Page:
Grids of different resolution can be created with overlapping domain decompositions to minimize communication during interpolation (slides 16, 22, 23).  Interpolation for grids that do not have overlapping domain decompositions is less efficient but can be useful.  They are working on this capability but it is not yet available.

At the conclusion of WIllem's presentation, Rahul asked about the capability to change domain decompositions at will.  As an example, he asked if one could rearrange data so that a particular MPI task has an entire 2D slice of data (lat/lon), with data distributed over vertical level.  This could be used to do a local operation like an FFT, for example, and then redistribute data back the way it was.  Willem responded  that there is currently a scatter/gather operation that can collect all of a 3D field onto single PE/task but they're still working on the slice capability that Rahul described.  An example that can be done now is to undo a tiling decomposition for output into a single file.

Guillaume asked if the differential operators (gradient, divergence, laplacian) have adjoints.  Willem said not yet but this is planned - also for interpolation.

Jake asked if atlas can support an unstructured grid of any type.  Willem responded that a grid is just a collection of points but interpreted the question in terms of a mesh.  Atlas can currently support a triangular or quadrilateral mesh or a combination of both.  He said this could be extended as needed.

Tom asked about the efficiency of the GPU performance that Willem described.  Willem answered that atlas is not doing computations itself - it enables GPU usage but benchmarking efficiency would depend on the application, which they have not yet done.  Willem added that atlas does take steps to optimize for GPU efficiency such as padding arrays to 32 elements to align with GPU caches.

Andrew Lorenc asked how atlas handles ensembles.   Willem said that the object-oriented approach will let you create as many objects as you wish to represent an ensemble.  But, Yannick clarified the question and described how some applications may benefit from the ensemble member as the innermost dimension of a field.  Willem said that one could create a functionspace that did this but then there was some debate on how generic this would be.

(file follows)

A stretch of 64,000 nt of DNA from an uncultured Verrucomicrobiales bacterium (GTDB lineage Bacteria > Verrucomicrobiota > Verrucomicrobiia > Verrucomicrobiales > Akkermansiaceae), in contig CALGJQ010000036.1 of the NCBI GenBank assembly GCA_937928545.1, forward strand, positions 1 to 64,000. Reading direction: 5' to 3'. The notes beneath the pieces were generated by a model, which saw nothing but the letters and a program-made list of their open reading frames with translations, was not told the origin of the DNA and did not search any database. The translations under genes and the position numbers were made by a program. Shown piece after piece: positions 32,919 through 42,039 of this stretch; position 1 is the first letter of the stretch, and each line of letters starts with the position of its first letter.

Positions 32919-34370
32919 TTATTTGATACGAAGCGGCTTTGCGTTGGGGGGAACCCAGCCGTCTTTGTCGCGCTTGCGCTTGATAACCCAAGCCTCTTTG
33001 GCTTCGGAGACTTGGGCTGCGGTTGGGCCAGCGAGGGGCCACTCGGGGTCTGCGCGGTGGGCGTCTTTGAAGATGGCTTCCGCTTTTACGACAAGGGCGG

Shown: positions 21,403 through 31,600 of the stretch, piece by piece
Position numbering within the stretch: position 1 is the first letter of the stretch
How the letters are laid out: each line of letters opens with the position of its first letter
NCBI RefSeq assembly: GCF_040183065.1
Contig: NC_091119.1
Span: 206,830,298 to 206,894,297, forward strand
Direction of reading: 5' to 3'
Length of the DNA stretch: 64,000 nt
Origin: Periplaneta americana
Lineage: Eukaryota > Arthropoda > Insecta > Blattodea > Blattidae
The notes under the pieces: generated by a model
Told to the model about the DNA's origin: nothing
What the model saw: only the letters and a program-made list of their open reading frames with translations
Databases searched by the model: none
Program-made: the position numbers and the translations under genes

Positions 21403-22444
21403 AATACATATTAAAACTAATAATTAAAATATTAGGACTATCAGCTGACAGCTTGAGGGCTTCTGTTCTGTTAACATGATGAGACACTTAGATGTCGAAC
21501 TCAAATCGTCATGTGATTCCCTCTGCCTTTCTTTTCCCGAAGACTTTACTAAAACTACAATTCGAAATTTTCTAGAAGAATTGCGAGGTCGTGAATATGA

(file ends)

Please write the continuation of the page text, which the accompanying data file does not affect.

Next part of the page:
Then Dan presented some work in progress on adding a cubed sphere grid to atlas - see slides for details:


After Dan's presentation, Mark M asked about how easy it would be to incorporate a user-defined mesh into this framework.  For example, if a model in JEDI were using a cubed sphere grid with a different parallel decomposition, would the modeler have to define a new mesh subclass in atlas to handle this?  Willem answered that one could create a hand-crafted partitioner to create a custom decomposition but if the decomposition was created elsewhere it should in principle be possible for the mesh generator to define a mesh based on the grid decomposition that is passed to it.  

Guillaume asked about the possibility of applying the interpolation in lat-lon space versus non-projected xy coordinates for some grids.  Willem responded that it should be possible to do either provided that there was no data loss such as smoothing applied in the projection, and provided that there is a regular analytic mapping from x,y to lat-lon (which is not the case for cubed sphere).  Dan also added that the fv3 developers are considering using the gridtools library that is now used optionally by atlas to improve efficiency in mesh operations.

Jake asked if Dan's work with the cubed sphere grid would eventually be incorporated into the Atlas code base. For now, the cubed sphere grid code will remain in JEDI, and folding it back into Atlas will be considered in the future.

Since we had exceeded our 1-hour meeting time by this point, the meeting was adjourned